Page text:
Electors Likely Won't Change Election Outcome
The Electoral College has usually been a formality. That's probably what it will be this time, too.
The Electoral College's vote on Monday will end one of the most dramatic presidential elections in U.S. history. But what should you — the voter — expect?
Donald Trump defied the odds and pulled off a surprising victory last month, securing 306 electoral votes to Hillary Clinton's 232.
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That means Trump should easily meet the 270-vote threshold to officially win the presidency and secure his claim on the White House, ending any last-ditch efforts to delegitimize his win. That is, as long as the electors vote how they originally intended.
Despite the Russian hacking allegations and concern over Trump's diplomacy skills, only one Republican elector has said he will not vote for Trump. It would take 37 total Republican electors to flip the majority to Clinton.
Chris Suprun is a Republican elector from Texas. If he votes against Trump, he'll be what's known as a "faithless elector." Twenty-nine states and the District of Columbia penalize electors who change their votes.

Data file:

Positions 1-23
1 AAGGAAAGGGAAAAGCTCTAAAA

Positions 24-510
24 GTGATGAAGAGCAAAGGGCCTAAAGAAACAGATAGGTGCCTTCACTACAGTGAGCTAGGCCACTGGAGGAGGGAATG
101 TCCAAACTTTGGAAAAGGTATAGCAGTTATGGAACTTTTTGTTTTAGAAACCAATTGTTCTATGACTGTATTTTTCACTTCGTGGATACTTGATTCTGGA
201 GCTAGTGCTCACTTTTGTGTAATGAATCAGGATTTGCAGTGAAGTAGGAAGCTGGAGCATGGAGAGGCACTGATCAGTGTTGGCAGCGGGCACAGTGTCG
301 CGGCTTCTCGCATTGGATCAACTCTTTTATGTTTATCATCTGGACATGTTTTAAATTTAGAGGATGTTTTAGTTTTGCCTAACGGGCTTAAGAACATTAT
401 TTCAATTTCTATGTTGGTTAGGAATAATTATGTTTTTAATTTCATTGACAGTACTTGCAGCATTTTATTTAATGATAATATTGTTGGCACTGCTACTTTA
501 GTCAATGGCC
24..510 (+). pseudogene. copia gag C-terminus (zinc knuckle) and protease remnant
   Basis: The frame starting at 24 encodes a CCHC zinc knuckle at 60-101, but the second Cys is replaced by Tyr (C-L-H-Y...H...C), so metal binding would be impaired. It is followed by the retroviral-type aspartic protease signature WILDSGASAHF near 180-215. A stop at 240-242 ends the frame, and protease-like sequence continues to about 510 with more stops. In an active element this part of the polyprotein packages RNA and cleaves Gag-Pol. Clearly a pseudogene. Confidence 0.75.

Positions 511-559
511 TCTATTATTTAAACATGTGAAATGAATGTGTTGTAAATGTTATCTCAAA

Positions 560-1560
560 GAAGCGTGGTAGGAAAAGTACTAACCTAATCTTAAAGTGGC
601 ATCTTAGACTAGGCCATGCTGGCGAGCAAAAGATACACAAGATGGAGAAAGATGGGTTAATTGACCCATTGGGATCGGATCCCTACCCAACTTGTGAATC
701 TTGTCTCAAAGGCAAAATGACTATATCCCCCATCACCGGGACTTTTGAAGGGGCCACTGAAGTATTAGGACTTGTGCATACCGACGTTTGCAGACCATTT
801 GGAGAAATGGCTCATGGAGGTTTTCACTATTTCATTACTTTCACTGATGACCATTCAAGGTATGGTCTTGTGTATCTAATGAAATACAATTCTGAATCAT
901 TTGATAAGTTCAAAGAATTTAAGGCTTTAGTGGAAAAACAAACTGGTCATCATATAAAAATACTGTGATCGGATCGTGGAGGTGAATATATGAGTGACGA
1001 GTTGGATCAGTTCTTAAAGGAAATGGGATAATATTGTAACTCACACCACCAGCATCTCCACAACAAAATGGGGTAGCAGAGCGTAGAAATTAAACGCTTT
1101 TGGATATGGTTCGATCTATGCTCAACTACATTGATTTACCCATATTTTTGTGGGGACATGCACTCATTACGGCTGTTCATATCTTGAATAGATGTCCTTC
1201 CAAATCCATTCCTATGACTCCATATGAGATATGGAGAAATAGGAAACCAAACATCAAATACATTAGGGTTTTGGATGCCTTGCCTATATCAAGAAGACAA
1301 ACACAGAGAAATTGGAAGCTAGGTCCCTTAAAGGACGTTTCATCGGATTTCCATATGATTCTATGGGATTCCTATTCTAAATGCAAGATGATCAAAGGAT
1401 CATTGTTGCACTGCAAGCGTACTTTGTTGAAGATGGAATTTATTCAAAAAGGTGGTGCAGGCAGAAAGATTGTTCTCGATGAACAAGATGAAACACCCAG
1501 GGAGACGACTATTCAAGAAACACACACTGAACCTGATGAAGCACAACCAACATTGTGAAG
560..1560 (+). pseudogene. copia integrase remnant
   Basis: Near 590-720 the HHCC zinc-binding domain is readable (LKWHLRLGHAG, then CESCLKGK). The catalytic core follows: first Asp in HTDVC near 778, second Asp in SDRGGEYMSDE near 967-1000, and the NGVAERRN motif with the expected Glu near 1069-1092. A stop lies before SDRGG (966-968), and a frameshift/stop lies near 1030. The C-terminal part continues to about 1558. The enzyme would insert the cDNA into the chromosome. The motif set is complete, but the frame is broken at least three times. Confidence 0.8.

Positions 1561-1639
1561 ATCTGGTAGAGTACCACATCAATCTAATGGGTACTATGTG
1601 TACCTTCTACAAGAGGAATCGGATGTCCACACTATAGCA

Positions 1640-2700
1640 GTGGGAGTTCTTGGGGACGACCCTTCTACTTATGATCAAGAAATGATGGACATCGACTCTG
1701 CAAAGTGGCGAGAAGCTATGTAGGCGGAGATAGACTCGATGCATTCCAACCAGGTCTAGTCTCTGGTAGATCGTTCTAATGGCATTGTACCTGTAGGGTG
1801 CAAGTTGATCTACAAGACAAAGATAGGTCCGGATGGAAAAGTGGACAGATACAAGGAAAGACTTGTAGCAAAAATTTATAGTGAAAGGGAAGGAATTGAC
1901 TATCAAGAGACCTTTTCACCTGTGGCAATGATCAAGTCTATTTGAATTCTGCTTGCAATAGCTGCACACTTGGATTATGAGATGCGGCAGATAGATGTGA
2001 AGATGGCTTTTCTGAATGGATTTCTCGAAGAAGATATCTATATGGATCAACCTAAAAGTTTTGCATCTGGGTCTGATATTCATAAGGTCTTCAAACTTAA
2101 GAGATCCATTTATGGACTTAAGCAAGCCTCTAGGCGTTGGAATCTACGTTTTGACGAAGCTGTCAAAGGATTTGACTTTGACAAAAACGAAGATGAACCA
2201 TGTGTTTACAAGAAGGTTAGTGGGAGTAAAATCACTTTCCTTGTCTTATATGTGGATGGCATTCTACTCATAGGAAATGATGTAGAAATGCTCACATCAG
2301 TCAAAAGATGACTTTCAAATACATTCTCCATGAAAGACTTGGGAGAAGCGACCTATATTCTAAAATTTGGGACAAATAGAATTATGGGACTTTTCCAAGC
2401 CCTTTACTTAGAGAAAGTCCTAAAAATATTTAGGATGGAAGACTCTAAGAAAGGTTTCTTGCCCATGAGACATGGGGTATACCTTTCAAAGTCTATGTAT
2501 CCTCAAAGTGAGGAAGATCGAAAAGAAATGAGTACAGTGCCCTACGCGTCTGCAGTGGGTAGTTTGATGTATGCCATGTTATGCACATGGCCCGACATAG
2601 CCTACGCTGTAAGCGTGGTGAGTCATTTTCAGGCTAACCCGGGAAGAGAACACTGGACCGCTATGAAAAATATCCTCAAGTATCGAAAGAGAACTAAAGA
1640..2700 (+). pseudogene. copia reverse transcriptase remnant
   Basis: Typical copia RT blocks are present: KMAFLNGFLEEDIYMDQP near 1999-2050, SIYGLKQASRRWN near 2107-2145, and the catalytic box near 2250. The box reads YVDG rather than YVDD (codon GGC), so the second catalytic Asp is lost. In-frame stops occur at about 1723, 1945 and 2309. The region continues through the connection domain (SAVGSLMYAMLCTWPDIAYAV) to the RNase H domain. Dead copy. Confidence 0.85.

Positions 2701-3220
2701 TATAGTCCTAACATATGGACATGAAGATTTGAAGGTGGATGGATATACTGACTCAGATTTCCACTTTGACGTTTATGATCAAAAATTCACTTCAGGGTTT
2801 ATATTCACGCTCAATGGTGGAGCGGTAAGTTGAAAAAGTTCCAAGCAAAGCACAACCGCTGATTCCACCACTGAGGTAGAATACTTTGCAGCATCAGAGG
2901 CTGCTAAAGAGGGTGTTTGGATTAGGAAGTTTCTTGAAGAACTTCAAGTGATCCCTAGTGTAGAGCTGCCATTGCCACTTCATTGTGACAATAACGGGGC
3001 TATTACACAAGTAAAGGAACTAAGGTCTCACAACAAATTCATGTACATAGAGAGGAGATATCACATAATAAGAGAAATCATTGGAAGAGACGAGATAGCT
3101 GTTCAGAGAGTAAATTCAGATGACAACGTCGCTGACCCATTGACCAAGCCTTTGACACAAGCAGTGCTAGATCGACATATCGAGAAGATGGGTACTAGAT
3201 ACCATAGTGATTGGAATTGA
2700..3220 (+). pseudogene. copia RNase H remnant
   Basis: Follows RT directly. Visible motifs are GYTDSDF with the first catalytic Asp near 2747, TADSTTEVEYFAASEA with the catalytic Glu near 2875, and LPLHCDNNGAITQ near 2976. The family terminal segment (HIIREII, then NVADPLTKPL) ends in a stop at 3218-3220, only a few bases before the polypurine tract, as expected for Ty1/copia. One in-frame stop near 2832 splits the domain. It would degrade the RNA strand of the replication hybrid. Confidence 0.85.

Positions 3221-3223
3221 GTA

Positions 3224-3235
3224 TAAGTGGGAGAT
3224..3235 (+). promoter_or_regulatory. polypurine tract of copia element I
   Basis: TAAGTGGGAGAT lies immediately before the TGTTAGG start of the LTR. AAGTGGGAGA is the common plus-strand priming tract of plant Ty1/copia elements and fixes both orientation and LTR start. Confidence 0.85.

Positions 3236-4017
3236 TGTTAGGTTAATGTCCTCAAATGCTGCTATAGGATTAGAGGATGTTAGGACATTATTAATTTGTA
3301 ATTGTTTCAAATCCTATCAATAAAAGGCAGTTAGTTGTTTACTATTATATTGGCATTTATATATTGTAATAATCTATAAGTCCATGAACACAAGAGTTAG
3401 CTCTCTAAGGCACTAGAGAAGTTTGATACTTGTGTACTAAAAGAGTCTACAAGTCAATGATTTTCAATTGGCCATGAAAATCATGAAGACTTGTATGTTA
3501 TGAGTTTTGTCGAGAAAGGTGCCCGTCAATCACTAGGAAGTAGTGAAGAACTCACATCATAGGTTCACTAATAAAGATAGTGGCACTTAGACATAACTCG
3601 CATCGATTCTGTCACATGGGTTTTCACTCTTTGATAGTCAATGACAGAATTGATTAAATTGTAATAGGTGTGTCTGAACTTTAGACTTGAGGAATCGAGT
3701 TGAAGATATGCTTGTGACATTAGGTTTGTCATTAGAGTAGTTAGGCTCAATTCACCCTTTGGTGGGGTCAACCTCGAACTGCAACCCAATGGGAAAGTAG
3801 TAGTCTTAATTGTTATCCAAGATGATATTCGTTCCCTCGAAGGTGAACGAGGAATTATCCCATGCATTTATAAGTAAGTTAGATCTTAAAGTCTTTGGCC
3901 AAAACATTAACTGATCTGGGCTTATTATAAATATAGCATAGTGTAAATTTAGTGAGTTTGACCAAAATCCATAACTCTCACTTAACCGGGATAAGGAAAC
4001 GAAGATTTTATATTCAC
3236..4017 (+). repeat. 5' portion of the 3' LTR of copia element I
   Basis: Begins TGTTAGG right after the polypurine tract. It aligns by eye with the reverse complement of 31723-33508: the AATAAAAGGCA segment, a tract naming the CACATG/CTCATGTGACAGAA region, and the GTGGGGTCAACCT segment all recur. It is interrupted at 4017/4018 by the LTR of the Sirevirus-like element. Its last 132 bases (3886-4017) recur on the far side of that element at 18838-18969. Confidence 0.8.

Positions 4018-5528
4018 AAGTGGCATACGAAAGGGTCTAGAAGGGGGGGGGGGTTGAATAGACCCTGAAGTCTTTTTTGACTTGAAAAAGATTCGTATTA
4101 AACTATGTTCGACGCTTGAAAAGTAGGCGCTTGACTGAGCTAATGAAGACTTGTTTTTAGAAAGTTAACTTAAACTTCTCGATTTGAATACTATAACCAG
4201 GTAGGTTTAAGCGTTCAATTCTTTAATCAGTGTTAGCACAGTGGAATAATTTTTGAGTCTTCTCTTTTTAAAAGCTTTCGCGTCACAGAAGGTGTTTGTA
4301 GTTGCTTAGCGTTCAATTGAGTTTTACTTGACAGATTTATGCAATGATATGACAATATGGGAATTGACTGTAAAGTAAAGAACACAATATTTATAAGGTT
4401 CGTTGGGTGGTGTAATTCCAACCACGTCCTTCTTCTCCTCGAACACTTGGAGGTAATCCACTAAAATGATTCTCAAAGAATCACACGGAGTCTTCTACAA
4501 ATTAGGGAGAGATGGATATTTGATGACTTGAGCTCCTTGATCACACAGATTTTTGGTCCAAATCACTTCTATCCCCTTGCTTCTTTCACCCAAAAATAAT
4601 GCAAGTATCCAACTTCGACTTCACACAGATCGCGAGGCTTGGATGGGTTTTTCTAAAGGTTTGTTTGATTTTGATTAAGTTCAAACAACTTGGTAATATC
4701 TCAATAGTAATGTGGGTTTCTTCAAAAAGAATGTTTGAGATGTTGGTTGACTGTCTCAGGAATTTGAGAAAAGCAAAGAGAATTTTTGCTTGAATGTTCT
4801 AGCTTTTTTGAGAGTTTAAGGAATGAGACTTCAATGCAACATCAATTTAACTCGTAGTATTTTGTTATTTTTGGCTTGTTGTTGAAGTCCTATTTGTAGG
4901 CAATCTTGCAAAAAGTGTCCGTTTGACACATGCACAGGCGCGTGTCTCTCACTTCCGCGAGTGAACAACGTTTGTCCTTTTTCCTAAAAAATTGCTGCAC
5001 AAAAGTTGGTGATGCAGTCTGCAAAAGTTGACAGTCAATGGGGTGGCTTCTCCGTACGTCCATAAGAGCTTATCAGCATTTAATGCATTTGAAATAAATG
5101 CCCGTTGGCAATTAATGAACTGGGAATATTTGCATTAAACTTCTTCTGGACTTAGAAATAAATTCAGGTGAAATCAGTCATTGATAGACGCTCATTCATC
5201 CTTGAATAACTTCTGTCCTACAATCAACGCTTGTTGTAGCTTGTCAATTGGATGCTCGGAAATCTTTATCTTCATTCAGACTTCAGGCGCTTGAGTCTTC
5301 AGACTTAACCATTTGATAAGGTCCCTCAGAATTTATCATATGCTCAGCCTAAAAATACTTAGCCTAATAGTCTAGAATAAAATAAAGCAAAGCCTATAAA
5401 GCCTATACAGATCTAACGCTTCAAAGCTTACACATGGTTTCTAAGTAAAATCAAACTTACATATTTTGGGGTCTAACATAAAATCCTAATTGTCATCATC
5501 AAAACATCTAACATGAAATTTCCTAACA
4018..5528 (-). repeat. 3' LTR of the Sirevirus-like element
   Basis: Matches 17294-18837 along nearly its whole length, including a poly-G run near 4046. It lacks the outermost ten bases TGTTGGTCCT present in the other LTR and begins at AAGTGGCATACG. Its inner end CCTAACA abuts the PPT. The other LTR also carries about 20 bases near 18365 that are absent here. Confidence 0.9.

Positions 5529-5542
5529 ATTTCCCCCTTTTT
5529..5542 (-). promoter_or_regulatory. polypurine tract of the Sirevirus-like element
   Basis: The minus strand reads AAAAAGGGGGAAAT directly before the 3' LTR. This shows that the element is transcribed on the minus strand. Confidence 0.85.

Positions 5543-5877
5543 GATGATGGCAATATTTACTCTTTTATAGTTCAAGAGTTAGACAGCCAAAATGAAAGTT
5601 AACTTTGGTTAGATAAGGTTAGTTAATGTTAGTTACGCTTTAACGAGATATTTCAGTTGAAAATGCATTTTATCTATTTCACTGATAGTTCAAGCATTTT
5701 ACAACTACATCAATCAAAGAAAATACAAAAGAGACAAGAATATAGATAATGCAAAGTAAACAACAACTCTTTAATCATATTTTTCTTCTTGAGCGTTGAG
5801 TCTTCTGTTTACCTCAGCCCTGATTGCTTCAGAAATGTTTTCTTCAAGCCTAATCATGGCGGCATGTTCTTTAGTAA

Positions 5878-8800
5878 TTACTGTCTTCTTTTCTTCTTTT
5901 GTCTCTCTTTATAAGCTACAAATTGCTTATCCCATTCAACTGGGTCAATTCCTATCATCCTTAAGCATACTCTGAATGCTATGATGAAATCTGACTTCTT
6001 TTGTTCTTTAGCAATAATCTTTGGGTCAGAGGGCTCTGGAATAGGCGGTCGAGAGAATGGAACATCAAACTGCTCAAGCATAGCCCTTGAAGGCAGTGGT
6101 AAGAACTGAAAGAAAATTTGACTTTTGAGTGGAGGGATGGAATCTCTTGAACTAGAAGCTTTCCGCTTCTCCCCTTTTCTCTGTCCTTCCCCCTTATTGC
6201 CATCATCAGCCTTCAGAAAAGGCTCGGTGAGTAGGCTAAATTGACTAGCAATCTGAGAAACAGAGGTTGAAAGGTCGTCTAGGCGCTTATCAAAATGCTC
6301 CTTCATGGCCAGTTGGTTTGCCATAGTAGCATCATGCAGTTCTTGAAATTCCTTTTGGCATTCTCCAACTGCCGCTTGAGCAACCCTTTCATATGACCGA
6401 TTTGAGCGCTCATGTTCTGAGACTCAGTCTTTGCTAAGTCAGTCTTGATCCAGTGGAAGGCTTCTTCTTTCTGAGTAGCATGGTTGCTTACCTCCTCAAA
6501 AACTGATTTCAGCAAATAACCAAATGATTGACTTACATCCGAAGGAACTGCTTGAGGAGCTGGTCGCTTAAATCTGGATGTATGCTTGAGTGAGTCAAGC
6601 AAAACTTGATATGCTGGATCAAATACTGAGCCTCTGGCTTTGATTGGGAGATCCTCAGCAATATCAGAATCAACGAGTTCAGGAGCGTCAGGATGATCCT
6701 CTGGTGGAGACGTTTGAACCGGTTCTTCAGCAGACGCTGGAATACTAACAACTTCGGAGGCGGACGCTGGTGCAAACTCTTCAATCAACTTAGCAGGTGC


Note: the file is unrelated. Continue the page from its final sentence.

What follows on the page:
This presidential election marks the second out of the past five cycles that have seen the winner of the popular vote lose the electoral college decision due to how the electoral votes are spread throughout the states.
Calls to end the Electoral College surged after Trump's win, but that's probably not going to happen.
And if, somehow, the Electoral College doesn't vote for a majority winner, the decision will be sent to the House of Representatives.
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That's still unlikely to change the outcome of the election, since Republicans hold the majority in both chambers of Congress.
No matter what happens, it's a safe bet Trump will use his preferred mode of communication — Twitter — to either accept victory or something less gracious.
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